By Michal Krizek, Florian Luca, Lawrence Somer, A. Solcova

French mathematician Pierre de Fermat turned prime for his pioneering paintings within the quarter of quantity concept. His paintings with numbers has been attracting the eye of beginner mathematicians for over 350 years. This e-book was once written in honor of the four-hundredth anniversary of his delivery and relies on a sequence of lectures given through the authors. the aim of this ebook is to supply readers with an summary of the numerous homes of Fermat numbers and to illustrate their a variety of appearances and functions in parts similar to quantity concept, likelihood idea, geometry, and sign processing. This e-book introduces a normal mathematical viewers to uncomplicated mathematical principles and algebraic equipment attached with the Fermat numbers and should supply valuable studying for the beginner alike.

Michal Krizek is a senior researcher on the Mathematical Institute of the Academy of Sciences of the Czech Republic and affiliate Professor within the division of arithmetic and Physics at Charles college in Prague. Florian Luca is a researcher on the Mathematical Institute of the UNAM in Morelia, Mexico. Lawrence Somer is a Professor of arithmetic on the Catholic college of the US in Washington, D. C.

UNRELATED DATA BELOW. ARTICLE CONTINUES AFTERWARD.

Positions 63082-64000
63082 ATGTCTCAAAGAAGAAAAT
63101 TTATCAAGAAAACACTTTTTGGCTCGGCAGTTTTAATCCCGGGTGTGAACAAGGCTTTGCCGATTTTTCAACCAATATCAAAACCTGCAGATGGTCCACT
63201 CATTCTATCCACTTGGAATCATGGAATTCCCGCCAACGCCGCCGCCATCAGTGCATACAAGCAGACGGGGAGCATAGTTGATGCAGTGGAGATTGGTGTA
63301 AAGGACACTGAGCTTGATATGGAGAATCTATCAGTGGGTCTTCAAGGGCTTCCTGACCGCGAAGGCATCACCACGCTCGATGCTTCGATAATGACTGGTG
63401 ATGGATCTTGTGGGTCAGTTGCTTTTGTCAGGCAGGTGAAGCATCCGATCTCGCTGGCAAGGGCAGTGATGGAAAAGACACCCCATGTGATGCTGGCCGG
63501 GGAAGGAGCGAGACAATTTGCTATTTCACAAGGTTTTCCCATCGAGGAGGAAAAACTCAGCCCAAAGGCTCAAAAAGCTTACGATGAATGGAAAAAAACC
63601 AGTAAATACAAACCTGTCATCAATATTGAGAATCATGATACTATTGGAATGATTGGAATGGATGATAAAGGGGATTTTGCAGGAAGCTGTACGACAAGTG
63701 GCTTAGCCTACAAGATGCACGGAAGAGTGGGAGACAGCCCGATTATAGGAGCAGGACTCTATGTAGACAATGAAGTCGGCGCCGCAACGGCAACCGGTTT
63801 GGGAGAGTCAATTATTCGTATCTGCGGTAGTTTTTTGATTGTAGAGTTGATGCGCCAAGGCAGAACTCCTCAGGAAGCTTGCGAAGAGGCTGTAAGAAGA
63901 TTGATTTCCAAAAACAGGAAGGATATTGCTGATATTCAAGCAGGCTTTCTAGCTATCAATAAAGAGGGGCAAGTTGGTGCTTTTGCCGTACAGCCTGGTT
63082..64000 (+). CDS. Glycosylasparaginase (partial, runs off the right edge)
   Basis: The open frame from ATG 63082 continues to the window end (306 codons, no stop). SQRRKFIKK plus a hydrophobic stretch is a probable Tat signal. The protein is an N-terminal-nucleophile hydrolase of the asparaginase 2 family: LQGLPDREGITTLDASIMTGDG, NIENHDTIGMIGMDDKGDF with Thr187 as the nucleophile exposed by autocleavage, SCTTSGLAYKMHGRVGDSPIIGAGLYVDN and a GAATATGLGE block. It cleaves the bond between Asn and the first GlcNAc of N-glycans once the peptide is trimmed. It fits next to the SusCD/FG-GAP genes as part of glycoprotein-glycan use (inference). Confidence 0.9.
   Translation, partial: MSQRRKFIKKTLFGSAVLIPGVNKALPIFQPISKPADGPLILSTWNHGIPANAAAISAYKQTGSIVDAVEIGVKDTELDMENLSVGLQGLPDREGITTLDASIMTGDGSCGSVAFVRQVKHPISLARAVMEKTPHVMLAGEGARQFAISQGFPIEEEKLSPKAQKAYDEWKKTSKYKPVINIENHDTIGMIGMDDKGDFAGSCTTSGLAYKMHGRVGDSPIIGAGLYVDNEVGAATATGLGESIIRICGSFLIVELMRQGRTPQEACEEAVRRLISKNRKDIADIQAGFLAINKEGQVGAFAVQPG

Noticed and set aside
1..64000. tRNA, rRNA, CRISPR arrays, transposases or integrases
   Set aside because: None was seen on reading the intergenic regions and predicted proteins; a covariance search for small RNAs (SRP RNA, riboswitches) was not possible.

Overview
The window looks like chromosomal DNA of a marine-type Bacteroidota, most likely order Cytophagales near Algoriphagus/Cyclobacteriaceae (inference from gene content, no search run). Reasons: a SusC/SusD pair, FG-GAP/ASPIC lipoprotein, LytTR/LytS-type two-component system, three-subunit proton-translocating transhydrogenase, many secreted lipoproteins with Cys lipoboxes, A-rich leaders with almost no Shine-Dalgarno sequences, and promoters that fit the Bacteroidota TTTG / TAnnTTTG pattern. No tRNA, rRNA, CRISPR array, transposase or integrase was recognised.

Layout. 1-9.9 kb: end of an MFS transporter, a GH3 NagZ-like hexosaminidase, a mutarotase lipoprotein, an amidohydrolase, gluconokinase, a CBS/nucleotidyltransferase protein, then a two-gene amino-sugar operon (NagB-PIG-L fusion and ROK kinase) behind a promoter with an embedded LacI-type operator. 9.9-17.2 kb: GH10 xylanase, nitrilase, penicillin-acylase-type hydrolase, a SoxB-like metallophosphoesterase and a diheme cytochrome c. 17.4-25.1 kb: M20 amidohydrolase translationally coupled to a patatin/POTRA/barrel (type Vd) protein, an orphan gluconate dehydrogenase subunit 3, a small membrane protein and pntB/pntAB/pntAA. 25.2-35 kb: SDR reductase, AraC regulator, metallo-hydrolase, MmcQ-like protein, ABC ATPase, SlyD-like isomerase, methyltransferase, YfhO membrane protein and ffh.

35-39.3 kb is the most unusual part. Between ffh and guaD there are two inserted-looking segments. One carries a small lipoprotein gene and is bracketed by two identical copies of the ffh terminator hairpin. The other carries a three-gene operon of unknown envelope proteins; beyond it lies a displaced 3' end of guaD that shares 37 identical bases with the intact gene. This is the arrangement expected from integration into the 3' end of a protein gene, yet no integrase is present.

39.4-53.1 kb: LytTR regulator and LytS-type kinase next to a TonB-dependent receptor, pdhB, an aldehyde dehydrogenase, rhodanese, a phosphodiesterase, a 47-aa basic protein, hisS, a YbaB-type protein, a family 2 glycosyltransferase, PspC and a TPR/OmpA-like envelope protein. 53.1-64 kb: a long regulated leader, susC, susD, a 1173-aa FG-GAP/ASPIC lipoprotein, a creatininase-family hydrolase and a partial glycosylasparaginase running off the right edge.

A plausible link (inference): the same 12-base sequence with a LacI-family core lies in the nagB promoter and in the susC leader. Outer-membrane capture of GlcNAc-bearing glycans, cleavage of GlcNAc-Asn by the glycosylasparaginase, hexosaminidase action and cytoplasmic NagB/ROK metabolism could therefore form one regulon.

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2) 3, 5, 15, 17, 51, 85, 255, 257, .... 1. 1. The regular triangle, pentagon, heptadecagon, 257-gon and 65537-gon. 5. The regular polygon with n ::::: 3 sides can be constructed with ruler and compass if and only if there exists an integer q ::::: 1 such that Proof. Suppose that the regular polygon with n ::::: 3 sides has a Euclidean construction. 3, where i::::: 0, j::::: 0, F m " is prime for s = I, ... 14), where a = q = a + 2m , °+if ml < ° i = and a = i - I if i ::::: 1. Then clearly, ¢( n) 2 m2 + ...

J, and 4. The most beautiful theorems on Fermat numbers 35 where a = 0 if i = 0 and a = i - I if i ~ 1. Let us suppose that ks ~ 2 for some S E {I, ... ,j}. 3), Ps I ¢(n), which contradicts the assumption that ¢(n) = 2Q • Thus, ks = 1 for S = 1, 2, ... , j. 3) that Ps - 1 = 2ns , where ns ~ 1 for s = 1, ... , j. We claim that ns = 2m , for some ms ~ O. Suppose to the contrary that there exists s E {I, ... ,j} such that ns = k£ for some odd prime £ and some positive integer k. 3), 2 k € + 1 is composite which contradicts the fact that Ps is prime.

11 . 17 . 41 = 490688. \ (2 6 ), A(l1), A(17), A( 41)) = lcm(16, 10, 16,40) = 80, ¢( n) = ¢(2 6 )¢(11 )¢(17)¢( 41) = 32· 10 . 16·40 = 204800. The following theorem generalizes Euler's theorem. \( n) is a universal order modulo n. 22 (Carmichael). Let a , n EN. 18) if and aA(n) only if gcd( a, n) = 1. 19) Proof. 18) does not hold. Conversely, let gcd(a, n) = 1. 18) is clearly true when n = 1. Assume that n ~ 2. 20) ordna I A(n). 21 ) n = I1p7' , i=l 22 17 lectures on Fermat numbers where PI < P2 < ...